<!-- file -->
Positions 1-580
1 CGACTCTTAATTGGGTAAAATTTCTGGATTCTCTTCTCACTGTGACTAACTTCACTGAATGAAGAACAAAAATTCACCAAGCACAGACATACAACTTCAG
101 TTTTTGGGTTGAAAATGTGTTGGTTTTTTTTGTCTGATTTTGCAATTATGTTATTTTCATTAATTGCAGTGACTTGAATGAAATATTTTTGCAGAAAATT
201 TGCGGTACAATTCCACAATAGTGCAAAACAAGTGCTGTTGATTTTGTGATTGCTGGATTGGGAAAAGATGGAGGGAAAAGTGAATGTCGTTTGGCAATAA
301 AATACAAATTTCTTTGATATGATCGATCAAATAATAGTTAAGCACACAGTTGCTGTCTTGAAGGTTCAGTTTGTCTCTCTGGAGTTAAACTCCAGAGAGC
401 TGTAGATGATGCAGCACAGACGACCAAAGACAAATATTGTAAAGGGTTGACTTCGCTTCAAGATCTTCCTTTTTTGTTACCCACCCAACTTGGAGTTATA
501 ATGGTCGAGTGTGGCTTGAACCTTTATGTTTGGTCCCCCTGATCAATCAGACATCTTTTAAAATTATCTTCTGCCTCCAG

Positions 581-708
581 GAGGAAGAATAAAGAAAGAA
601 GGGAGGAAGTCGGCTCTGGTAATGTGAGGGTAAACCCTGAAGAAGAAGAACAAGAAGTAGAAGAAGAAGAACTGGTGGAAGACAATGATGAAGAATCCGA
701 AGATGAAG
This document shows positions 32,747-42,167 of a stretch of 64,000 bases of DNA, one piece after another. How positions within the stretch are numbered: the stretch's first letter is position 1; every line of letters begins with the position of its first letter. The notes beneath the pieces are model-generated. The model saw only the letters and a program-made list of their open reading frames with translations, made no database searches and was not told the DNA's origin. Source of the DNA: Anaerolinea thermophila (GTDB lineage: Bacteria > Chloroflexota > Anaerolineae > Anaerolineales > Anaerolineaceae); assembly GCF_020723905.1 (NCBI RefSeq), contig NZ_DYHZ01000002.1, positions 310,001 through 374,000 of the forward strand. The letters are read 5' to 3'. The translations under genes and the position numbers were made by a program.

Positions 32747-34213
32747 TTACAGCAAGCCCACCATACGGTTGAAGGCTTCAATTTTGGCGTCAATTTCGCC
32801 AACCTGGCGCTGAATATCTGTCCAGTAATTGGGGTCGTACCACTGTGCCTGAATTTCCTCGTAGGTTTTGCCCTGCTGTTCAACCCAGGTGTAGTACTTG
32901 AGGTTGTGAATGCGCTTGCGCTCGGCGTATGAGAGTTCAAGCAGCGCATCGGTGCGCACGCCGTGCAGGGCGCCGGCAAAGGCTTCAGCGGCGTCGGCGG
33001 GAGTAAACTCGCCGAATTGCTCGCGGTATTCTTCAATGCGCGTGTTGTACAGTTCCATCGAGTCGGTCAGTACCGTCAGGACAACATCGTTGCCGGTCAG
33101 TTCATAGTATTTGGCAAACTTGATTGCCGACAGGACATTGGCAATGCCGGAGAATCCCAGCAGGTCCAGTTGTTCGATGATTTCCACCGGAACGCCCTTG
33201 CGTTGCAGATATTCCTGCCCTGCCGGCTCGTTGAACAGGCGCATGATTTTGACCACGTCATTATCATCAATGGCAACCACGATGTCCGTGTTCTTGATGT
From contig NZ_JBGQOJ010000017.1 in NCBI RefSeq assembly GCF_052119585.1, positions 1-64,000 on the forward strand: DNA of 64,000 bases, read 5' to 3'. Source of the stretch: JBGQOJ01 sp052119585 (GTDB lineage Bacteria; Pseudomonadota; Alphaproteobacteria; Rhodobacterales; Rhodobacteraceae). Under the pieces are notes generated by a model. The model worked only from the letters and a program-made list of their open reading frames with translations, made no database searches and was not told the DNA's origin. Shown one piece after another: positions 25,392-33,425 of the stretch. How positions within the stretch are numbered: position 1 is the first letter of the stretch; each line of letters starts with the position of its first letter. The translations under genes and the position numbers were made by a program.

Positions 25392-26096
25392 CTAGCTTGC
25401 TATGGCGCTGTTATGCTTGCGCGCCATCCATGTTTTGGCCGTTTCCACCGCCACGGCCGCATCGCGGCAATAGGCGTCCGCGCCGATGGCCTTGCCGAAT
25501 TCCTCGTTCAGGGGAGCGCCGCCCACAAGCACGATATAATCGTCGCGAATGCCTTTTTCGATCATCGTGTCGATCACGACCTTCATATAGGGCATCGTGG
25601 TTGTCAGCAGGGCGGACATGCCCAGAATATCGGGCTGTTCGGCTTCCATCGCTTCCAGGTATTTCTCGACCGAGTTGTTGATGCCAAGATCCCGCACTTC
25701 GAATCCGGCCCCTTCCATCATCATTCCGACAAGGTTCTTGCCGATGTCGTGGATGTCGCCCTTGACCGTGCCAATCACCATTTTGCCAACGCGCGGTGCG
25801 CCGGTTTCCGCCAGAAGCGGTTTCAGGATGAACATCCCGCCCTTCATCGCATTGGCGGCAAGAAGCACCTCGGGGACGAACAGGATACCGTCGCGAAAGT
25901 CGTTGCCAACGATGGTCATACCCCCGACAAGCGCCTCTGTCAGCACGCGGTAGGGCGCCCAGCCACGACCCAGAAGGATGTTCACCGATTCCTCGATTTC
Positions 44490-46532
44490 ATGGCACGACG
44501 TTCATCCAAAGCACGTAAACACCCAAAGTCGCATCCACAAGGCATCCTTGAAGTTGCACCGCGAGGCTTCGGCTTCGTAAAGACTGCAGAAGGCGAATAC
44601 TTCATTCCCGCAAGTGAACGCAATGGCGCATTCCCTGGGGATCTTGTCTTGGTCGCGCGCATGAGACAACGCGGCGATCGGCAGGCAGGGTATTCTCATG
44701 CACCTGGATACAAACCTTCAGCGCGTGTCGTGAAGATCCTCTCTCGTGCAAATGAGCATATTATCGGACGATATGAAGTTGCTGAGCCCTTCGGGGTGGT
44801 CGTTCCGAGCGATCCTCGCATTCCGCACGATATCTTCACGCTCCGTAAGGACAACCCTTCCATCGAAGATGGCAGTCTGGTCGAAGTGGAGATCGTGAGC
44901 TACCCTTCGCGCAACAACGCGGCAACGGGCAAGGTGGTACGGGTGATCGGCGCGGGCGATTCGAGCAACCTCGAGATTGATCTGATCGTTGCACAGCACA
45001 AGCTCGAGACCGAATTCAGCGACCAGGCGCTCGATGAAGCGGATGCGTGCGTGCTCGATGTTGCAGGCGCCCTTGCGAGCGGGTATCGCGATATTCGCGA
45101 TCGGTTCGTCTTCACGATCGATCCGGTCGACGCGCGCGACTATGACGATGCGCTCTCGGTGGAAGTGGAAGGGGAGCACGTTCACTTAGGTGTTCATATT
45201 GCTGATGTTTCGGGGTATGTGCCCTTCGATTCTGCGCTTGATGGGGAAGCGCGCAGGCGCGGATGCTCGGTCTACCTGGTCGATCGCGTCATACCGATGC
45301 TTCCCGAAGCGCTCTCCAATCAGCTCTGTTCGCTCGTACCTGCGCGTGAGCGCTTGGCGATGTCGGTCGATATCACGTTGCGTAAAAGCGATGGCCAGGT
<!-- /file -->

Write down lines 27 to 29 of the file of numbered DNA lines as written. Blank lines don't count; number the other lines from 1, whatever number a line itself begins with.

25801 CCGGTTTCCGCCAGAAGCGGTTTCAGGATGAACATCCCGCCCTTCATCGCATTGGCGGCAAGAAGCACCTCGGGGACGAACAGGATACCGTCGCGAAAGT
25901 CGTTGCCAACGATGGTCATACCCCCGACAAGCGCCTCTGTCAGCACGCGGTAGGGCGCCCAGCCACGACCCAGAAGGATGTTCACCGATTCCTCGATTTC
Positions 44490-46532